By Joseph P. Glackin
In a world where choosing the right legal structure can result in various repercussions in how your business is formally run, it is important to understand the differences between the multitude of entities that one can choose from. One legal structure in particular that is often overlooked and thus not often considered is the L3C.
L3C stands for a low-profit, limited liability company, and is often described as a hybrid like structure comprised of both non-profit and for-profit attributes. This hybrid entity is designed to attract private investments and philanthropic capital in ventures designed to provide a socially beneficial objective. Even though the L3C has an explicit primary charitable mission and a secondary profit concern, it is free to distribute the profits to its members just like the standard limited liability company.
Also like the standard limited liability company, the L3C has the same limited liability protection for its members, the same management structure, and the same pass-through tax status and flexibility in ownership, while also having some of the advantages associated with being a non-profit organization. One of these major advantages of the L3C is the myriad of funding options coming from foundations and their program related investments.
Program Related Investments
The IRS mandates by law that foundations have to direct 5% of their assets every year to charitable purposes to keep their tax-exempt status. Foundations have two viable routes for spending this 5%: they can make program related investments, or they can make grants. Grants offer no return on investment, while program related investments offer a potential return. Taking this into consideration, it is easy to understand why program related investments would be the preferred options for foundations. Program related investments means a foundation can make investments in entities with a charitable or educational purpose where making a profit is not a significant goal, which essentially describes the functionality of the L3C structure. This means that funding an L3C can be treated as a legitimate program related investment by foundations.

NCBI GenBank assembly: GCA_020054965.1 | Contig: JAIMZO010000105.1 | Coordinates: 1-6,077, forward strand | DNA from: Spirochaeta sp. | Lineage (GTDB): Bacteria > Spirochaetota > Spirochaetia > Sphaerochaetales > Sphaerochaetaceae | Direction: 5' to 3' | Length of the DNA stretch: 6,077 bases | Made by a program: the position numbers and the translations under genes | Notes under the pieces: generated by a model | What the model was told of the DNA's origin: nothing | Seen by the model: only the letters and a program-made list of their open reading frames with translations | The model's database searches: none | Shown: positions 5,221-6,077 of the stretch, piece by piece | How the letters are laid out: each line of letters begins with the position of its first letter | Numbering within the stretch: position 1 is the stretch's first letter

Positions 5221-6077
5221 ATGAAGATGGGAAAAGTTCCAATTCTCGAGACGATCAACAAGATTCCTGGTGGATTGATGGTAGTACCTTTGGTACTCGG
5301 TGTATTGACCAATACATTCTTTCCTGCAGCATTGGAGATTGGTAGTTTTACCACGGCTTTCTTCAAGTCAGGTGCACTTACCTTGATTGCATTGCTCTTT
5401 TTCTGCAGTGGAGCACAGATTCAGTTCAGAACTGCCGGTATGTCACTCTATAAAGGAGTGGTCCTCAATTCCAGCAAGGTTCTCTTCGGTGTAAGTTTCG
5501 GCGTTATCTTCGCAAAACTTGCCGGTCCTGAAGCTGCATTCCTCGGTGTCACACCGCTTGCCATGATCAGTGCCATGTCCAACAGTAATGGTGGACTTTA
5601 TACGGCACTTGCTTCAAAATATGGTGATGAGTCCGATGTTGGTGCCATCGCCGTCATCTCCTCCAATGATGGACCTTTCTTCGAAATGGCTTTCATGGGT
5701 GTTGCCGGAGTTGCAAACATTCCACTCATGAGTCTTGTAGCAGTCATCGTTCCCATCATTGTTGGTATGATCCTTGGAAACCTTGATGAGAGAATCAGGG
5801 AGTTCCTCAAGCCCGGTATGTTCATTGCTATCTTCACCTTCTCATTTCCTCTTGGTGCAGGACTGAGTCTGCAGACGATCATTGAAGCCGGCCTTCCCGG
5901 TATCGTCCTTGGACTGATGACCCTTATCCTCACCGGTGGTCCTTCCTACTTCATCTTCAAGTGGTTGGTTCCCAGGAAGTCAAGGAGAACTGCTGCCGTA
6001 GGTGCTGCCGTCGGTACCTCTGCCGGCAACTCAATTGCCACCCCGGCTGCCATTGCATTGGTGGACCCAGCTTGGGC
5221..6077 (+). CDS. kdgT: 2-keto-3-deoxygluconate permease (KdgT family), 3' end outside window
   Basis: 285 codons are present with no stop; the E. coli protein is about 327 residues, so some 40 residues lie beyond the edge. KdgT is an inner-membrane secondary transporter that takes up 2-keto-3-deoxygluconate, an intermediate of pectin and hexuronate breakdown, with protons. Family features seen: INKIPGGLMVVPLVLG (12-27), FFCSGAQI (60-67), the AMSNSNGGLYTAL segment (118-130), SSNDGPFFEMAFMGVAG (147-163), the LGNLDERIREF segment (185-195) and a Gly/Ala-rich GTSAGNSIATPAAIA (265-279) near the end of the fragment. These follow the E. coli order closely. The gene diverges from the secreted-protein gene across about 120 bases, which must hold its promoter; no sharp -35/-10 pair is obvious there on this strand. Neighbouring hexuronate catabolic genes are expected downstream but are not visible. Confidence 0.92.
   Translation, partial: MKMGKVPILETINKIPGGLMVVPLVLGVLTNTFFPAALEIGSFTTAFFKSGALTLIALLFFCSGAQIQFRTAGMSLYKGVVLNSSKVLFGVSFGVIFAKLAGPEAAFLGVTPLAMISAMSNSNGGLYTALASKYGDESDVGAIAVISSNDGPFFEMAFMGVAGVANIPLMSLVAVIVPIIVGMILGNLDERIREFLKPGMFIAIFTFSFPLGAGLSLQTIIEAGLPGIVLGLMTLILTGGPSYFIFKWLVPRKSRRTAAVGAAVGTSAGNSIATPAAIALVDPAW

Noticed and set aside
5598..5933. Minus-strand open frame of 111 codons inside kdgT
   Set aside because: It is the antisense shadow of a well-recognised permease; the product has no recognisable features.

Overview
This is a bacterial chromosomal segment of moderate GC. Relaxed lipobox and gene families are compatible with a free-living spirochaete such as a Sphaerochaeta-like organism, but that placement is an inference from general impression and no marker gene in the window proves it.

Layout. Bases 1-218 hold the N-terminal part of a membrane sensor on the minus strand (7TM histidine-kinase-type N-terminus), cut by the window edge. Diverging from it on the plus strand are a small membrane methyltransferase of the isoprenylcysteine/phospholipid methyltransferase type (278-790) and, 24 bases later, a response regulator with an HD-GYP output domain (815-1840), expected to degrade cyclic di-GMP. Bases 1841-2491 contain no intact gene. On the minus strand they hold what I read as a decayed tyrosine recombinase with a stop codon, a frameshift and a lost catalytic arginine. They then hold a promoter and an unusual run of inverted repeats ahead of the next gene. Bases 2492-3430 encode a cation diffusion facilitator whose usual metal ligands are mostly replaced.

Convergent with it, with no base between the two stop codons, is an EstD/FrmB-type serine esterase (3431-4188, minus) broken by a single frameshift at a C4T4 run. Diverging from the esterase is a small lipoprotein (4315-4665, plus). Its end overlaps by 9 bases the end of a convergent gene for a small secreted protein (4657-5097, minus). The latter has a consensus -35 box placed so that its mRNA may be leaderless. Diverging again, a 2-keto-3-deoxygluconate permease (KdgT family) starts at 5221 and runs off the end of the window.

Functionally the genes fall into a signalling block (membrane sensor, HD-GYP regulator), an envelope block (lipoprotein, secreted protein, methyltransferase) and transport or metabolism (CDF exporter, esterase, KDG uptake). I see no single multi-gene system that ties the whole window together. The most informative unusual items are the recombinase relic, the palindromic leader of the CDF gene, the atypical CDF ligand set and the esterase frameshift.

Therefore, choosing the L3C as a legal structure can provide an influx of funding sources from a myriad of foundations looking to keep their tax-exempt status. These sources of funding are not available to for-profit entities, as a foundation would lose its tax-exempt status if it were to invest in a for-profit business venture. To give you an idea of how large these PRIs can potentially be, the Gates Foundation in 2011 set up a $400 million program related investment fund.
Even with their seemingly obvious advantages there are also many disadvantages to choosing a L3C. One of the most prominent disadvantages is that only 8 states recognize the L3C as a business organization under their applicable state law; these states being Vermont, Michigan, Wyoming, Utah, Illinois, Louisiana, Maine, and Rhode Island. North Carolina was previously a part of this list, but repealed its recognition of the business organization in 2013. However, as is an option for many other entity structures, one can choose to form their L3C within one of these states, and register as a foreign LLC doing business in that state, but this can definitely be a deterrent for many social entrepreneurs outside of the previously listed states.